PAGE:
Refusing to apply preclusion principles would also defeat the finality arbitration is supposed to impose. Finality is often championed as a hallmark of arbitration, and the extremely limited appellate review can be viewed as a way to ensure a quicker, binding resolution to a dispute. Against this backdrop, policy would support the use of res judicata and collateral estoppel to ensure that proceedings are over when the award is rendered. Repeated attempts to change the award would undermine the finality arbitration treasures. Furthermore, arbitrators may be inclined to apply preclusion principles out of respect and fairness for their fellow arbitrators. Although the number of arbitrators grows daily, the arbitral community is still relatively close-knit, and they may refuse to entertain repetitive claims out of deference to their colleagues. Thus, the principles supporting judicial res judicata and collateral estoppel are present in the arbitral forum.
Arbitrators, however, may have a marked advantage over their judicial counterparts: they are free to deviate from the norm when equity so dictates. There may be cases in which a court would be bound by the law to apply preclusion principles, but an arbitrator could balance the equities and determine that preclusion is inappropriate under the circumstances. While an arbitrator should consider the preclusion principles, the arbitrator should also recognize his or her ability to apply the principles of equity and fairness in making a determination on preclusion.
How this Affects Class Action Arbitration
Even if courts and arbitrators are willing to give preclusive effect to arbitration awards involving the parties—or at least one of the parties—present in the first arbitration, it is not clear if either the courts or an arbitrator would give preclusive effect to a class action arbitration award against an unnamed class member. The unnamed class members, by definition, have not participated in the first action and have had no control over the proceedings that may bind them later. For this reason, courts or arbitrators may be wary of giving preclusive effect to a prior class action arbitration award.
On the other hand, a class action arbitration award would be rendered largely worthless if no subsequent court or arbitrator is willing to apply it to unnamed class members. Class procedures are necessary, especially for consumers whose claims may be worth less than the cost of pursuing the matter in either litigation or arbitration. They also spread the costs of pursuing a claim among all class members. If a plaintiff class wins their case in arbitration, the defendant should also be assured of its obligations to the class. If additional claimants could bring other actions, perhaps even other class actions, a defendant could be subject to financial exposure on multiple fronts. Defendants who fear such liability may choose to vigorously defend each action rather than settling the cases.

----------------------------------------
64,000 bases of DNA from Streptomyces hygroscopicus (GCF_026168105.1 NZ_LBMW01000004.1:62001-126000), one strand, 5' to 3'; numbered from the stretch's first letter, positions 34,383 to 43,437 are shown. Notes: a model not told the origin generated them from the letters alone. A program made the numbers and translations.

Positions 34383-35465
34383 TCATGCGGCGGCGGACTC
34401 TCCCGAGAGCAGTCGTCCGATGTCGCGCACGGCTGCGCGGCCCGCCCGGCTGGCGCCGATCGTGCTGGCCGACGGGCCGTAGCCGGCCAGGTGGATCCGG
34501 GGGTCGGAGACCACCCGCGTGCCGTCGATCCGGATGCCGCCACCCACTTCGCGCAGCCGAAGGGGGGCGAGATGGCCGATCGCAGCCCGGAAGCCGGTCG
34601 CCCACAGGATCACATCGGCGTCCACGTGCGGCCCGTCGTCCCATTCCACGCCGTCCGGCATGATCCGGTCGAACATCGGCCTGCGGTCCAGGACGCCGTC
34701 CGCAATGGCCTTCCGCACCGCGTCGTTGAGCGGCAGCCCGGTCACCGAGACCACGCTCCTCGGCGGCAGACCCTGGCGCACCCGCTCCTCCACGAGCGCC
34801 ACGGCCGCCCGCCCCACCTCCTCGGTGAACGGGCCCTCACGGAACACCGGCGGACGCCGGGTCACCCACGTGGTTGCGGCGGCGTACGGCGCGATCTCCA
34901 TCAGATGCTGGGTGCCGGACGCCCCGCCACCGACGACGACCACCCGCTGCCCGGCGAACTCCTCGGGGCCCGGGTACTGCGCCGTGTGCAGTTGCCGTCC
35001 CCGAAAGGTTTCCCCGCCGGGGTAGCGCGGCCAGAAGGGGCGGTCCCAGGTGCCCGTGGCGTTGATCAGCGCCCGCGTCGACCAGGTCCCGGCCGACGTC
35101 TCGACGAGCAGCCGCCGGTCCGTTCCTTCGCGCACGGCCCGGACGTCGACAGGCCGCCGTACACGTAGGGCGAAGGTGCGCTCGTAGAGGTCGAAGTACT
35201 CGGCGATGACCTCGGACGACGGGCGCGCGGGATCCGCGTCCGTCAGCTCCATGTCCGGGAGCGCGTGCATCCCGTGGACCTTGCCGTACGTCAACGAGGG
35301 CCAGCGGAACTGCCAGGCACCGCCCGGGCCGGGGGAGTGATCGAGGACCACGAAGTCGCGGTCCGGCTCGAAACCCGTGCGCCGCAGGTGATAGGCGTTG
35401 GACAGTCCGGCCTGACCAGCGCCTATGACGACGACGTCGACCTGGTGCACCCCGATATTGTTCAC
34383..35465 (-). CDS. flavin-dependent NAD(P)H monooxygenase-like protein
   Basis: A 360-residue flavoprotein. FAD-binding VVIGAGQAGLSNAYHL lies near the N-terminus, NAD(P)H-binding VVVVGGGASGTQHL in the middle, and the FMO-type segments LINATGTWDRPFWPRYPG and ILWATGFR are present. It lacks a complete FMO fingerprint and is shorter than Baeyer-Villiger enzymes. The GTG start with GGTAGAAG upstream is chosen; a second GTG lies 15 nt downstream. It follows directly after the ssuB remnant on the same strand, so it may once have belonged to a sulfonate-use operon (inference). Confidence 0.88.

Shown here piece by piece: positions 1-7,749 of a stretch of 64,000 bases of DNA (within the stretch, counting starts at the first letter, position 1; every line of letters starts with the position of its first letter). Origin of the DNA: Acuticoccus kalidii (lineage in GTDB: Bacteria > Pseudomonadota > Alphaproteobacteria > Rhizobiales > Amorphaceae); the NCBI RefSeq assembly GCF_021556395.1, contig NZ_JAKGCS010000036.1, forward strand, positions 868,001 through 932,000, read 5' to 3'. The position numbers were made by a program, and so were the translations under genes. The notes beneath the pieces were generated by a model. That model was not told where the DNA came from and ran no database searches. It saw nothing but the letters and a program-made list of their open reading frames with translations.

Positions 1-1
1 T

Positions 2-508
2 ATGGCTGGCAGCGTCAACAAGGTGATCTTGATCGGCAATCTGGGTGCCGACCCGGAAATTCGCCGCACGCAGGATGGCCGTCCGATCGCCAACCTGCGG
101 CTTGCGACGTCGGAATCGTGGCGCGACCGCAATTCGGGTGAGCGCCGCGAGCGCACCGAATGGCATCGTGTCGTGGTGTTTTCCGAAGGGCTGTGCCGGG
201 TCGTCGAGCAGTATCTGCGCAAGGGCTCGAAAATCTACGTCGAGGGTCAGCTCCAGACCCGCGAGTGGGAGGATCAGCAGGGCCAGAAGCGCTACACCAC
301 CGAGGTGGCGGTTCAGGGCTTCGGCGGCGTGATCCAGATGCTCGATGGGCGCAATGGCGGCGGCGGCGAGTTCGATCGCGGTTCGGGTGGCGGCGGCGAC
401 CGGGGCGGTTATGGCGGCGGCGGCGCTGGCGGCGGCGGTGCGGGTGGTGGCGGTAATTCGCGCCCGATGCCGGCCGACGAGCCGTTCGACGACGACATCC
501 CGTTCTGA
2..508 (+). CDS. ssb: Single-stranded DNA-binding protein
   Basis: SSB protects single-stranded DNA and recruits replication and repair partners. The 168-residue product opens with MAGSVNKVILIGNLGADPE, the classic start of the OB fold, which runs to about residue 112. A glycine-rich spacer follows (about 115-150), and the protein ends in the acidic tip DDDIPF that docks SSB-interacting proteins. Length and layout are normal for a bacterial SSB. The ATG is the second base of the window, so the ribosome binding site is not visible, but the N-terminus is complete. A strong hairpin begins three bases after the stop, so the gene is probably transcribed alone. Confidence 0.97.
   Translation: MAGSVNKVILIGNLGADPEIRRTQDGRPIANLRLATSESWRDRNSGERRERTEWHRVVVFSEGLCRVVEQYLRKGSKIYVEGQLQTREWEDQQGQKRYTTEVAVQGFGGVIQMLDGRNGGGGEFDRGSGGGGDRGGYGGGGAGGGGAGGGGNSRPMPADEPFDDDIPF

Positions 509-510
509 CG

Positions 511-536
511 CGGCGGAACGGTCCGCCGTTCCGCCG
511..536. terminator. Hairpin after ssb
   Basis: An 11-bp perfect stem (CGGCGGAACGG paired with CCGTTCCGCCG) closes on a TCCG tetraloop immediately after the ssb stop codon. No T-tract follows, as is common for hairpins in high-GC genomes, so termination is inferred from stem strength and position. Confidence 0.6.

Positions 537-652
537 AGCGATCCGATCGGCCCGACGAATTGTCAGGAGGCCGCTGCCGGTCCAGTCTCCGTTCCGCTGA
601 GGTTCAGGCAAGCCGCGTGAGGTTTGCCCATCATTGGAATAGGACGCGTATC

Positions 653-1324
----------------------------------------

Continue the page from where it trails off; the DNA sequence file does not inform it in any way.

The doctrines of res judicata and collateral estoppel, if available at all, should be available for use by both the plaintiffs and the defendant. If the plaintiff class wins in the first proceeding, an unnamed class member should be able to enforce his or her rights under the award without having to re-prove the merits of the case. However, an unnamed class member who is disappointed with the first award should not be able to get a proverbial “second bite at the apple.” Just as the plaintiff class is bound by a favorable award, the defendant should be likewise bound and able to prevent additional proceedings on settled matters.
In order to limit liability and create predictability in class action arbitrations, the parties may want to consider setting forth the preclusive effects of an arbitration in their agreement to arbitrate. Such was the case in Cremin v. Merrill Lynch, Pierce, Fenner & Smith, Inc. , 328 F. Supp. 2d 865 (N.D. Ill. 2004), involving a class action claim by female employees against Merrill Lynch for gender discrimination. The arbitration consisted of a two-step process in which general fact-finding and statistical evidence was evaluated in part one, and the individual claims would be evaluated under this backdrop in part two. The court determined that under this agreement, the facts determined in part one must be accepted by the decision maker in the individual claims. Id. at 868-69. Thus, by ignoring the findings of the first procedure, the decision maker exceeded his authority.